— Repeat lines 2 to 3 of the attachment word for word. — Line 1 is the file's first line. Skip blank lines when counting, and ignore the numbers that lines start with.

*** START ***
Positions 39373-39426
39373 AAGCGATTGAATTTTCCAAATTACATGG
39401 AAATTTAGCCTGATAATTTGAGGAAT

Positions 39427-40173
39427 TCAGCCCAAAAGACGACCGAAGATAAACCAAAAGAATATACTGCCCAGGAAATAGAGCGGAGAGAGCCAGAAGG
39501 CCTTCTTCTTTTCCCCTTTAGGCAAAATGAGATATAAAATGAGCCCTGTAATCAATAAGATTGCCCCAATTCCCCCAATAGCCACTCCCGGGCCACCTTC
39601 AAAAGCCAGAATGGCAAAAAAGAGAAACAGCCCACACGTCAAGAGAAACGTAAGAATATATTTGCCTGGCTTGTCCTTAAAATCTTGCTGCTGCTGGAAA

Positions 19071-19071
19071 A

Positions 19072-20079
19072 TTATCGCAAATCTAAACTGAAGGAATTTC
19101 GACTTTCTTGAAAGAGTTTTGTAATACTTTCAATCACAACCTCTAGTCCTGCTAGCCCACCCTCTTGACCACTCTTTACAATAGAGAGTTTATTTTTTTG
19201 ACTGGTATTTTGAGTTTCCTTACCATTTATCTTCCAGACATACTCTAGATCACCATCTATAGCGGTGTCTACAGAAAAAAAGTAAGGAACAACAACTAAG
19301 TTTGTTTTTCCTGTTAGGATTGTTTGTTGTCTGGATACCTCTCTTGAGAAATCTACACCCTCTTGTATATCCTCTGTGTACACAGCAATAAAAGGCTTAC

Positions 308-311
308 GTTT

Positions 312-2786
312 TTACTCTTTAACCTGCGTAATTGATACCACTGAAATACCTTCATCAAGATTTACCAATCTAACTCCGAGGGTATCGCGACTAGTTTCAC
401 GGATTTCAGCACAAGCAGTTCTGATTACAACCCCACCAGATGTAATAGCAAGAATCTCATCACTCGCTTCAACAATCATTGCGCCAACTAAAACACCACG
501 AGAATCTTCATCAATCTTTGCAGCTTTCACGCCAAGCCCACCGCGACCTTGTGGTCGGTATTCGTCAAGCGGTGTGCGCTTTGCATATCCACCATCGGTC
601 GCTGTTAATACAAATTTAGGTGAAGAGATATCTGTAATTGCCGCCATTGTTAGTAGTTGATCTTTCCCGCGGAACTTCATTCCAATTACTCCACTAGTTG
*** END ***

39373 AAGCGATTGAATTTTCCAAATTACATGG
39401 AAATTTAGCCTGATAATTTGAGGAAT